Frequency Ranges*
NameFrequency Range
delta_relative1-4Hz
theta_relative4-8Hz
alpha_relative7.5-13Hz
beta_relative13-30Hz
gamma_relative30-44Hz
* The boundaries of the frequency ranges are inclusive of the end values. Where 2 ranges overlap, a frequency in the overlapping area counts in both ranges.

 

Band Power Session Scores

The band session score is computed by comparing the current value of a band power to its history. This current value is mapped to a score between 0 and 1 using a linear function that returns 0 if the current value is equal to or below the 10th percentile of the distribution of band powers, and returns 1 if it’s equal to or above the 90th percentile. Linear scoring between 0 and 1 is done for any value between these two percentiles.

Be advised that these scores are based on recent history and it will take a few seconds before having a stable distribution to score the power against. The estimated distribution is continuously updated as long as the headband is on the head. However, every time it’s updated, the newest values are weighted to have more importance than the historical values. This means that eventually old values will not be present anymore in the estimated distribution. The half-life of the estimated distribution at any given point is around 10 s.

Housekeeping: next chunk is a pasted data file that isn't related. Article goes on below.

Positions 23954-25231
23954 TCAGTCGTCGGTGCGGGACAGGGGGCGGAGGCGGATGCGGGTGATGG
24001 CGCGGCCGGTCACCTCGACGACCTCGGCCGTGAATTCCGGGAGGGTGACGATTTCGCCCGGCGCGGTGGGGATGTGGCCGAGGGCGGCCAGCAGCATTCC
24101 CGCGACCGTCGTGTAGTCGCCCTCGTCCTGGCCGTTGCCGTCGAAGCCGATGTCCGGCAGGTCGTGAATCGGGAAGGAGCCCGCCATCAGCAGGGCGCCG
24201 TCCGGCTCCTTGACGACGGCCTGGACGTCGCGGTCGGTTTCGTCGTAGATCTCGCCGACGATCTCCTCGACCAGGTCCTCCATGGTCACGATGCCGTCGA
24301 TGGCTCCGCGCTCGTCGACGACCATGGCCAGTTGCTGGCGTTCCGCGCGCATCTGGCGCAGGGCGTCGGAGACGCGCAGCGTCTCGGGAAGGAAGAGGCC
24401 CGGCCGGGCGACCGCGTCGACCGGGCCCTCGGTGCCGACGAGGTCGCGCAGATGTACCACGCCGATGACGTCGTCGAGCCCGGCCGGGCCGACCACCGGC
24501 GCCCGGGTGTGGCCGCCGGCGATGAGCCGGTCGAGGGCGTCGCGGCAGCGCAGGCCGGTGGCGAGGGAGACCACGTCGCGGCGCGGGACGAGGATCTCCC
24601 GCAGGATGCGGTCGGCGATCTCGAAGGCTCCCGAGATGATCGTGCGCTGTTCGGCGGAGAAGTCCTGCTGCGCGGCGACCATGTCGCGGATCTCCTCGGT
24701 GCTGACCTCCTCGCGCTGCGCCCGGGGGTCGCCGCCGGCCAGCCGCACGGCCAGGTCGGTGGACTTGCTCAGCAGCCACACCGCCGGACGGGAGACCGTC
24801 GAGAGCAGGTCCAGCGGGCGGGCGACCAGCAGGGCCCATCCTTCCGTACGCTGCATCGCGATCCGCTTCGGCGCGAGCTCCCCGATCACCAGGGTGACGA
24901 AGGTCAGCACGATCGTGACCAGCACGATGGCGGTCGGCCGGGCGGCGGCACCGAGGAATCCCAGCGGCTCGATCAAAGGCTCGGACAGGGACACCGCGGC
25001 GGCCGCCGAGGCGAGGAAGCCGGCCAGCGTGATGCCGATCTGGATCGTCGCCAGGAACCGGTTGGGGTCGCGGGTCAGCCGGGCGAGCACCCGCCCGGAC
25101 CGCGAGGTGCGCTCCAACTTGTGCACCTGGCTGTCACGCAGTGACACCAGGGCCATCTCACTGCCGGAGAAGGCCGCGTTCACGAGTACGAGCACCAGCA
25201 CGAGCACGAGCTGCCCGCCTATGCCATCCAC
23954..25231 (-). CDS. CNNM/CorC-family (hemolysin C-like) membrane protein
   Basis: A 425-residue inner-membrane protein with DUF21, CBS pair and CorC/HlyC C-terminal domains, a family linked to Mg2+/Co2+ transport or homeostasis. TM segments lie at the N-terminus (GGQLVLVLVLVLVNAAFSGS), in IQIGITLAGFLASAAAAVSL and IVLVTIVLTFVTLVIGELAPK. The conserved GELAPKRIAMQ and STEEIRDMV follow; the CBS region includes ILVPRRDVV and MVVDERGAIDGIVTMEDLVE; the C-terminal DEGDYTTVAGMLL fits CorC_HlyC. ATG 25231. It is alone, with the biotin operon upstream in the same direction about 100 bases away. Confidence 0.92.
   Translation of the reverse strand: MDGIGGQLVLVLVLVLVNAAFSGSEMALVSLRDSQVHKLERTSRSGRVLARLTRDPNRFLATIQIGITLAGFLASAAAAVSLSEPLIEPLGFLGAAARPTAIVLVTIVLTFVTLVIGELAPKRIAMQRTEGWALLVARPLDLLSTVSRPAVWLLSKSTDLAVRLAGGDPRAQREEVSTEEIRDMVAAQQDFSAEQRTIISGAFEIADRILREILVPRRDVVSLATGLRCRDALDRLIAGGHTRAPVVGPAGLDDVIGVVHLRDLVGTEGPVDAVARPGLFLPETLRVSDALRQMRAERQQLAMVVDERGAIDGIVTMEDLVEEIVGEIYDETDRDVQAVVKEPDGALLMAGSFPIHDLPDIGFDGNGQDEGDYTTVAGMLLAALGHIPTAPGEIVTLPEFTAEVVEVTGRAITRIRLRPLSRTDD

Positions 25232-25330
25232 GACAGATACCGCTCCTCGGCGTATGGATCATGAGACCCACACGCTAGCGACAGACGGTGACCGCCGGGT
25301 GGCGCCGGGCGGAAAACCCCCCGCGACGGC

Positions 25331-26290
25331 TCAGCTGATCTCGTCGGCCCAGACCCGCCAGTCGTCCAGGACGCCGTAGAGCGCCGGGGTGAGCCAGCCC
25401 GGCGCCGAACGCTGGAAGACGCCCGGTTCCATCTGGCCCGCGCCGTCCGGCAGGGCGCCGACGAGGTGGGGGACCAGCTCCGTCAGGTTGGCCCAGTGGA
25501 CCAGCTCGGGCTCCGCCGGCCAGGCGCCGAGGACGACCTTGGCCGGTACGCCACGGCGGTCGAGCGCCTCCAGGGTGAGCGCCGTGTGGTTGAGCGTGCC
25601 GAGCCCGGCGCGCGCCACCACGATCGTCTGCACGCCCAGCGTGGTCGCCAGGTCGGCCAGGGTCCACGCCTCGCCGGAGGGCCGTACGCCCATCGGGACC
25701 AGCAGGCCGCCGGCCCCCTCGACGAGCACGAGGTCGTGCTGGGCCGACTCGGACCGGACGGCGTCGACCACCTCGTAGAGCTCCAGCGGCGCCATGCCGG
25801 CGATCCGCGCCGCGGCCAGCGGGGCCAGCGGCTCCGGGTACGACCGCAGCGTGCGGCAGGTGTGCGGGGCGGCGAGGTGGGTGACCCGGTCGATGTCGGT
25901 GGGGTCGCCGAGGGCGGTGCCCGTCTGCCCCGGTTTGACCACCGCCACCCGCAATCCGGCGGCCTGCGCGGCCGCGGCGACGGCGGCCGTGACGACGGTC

The score will start being calculated as soon as the SDK has been started and the headband has established a good connection with the skin. Whenever the headset loses connection with the head (as determined by the DRL/REF contact quality) the estimated distributions are reset. This means that when the headband is removed, the session data from any previous user will be cleared.

MuseIO Paths/muse/elements/delta_session_score
/muse/elements/theta_session_score
/muse/elements/alpha_session_score
/muse/elements/beta_session_score
/muse/elements/gamma_session_score
UnitsUnitless
Datatypefloats
Transmission frequency10 Hz
MuseIO OSC Data FormatFour channels (electrode sites) for each band power: ffff
Frequency Ranges*
NameFrequency Range
Delta Session Score1-4Hz
Theta Session Score4-8Hz
Alpha Session Score7.5-13Hz
Beta Session Score13-30Hz
Gamma Session Score30-44Hz
* The boundaries of the frequency ranges are inclusive of the end values. Where 2 ranges overlap, a frequency in the overlapping area counts in both ranges.